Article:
Age-related changes in mediolateral dynamic stability control during volitional stepping

Jonathan C Singer, Stephen D Prentice, William E McIlroy
Gait & Posture 2013, 38 (4): 679-83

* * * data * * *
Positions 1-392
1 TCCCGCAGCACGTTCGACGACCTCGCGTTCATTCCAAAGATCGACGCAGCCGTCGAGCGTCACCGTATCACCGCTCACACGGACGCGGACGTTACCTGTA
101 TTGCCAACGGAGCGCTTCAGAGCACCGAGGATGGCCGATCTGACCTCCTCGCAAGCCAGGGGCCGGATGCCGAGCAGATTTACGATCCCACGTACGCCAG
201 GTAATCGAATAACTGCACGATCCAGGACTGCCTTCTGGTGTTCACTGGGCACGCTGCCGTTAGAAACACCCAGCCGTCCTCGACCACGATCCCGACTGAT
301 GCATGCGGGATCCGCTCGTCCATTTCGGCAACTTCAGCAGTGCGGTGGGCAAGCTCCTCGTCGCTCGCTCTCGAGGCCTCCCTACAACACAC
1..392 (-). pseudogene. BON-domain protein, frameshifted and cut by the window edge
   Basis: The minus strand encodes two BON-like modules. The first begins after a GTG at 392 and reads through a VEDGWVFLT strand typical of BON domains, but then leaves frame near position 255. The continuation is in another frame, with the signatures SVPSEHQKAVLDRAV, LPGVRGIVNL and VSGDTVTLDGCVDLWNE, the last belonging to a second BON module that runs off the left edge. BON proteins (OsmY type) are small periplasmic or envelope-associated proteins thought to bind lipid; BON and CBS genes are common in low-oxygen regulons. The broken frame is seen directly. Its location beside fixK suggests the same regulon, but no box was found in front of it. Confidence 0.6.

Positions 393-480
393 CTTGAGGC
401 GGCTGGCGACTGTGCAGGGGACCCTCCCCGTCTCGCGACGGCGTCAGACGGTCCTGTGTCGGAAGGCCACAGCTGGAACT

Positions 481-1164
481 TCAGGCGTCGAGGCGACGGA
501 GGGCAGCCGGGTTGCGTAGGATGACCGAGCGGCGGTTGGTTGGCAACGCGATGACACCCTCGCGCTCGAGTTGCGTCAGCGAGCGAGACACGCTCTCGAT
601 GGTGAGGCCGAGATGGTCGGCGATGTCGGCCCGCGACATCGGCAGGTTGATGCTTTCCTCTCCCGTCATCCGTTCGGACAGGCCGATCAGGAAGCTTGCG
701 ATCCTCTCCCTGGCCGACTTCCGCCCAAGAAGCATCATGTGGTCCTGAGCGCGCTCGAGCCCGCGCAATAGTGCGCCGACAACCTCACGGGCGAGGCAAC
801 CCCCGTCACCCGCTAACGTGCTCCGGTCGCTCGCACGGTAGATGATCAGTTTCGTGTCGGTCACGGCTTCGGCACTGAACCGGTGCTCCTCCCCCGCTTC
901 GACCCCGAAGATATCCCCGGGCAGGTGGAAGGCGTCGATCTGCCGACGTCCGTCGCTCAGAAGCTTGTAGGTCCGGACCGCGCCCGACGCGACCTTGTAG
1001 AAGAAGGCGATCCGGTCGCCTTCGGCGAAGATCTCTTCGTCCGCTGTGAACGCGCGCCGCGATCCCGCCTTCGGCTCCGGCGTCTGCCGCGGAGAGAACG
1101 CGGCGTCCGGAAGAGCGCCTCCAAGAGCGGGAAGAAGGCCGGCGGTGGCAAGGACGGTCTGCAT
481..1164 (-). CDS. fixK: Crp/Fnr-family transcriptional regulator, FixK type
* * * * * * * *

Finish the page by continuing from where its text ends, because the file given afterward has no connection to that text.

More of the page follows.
The control of mediolateral dynamic stability during stepping can be particularly challenging for older adults and appears to be related to falls and hip fracture. The specific mechanisms or control challenges that lead to mediolateral instability, however, are not fully understood. This work focussed on the restabilisation phase of volitional forward stepping, subsequent to foot contact, which we believe to be a principal determinant of mediolateral dynamic stability. Twenty younger (age 24±5 years; 50% women) and 20 older participants (age 71±5 years; 50% women) performed three different single-step tasks of various speed and step placement, which varied the challenge to dynamic stability. The trajectory of the total body centre of mass (COM) was quantified. Mediolateral COM incongruity, defined as the difference between the peak lateral and final COM position, and trial-to-trial variability of incongruity were calculated as indicators of dynamic stability. Older adults exhibited increased instability compared to young adults, as reflected by larger COM incongruity and trial-to-trial variability. Such increases among older adults occurred despite alterations in COM kinematics during the step initiation and swing phases, which should have led to increased stability. Task related increases in instability were observed as increased incongruity magnitude and trial-to-trial variability during the two rapid stepping conditions, relative to preferred speed stepping. Our findings suggest that increased COM incongruity and trial-to-trial variability among older adults signify a reduction in dynamic stability, which may arise from difficulty in reactive control during the restabilisation phase.


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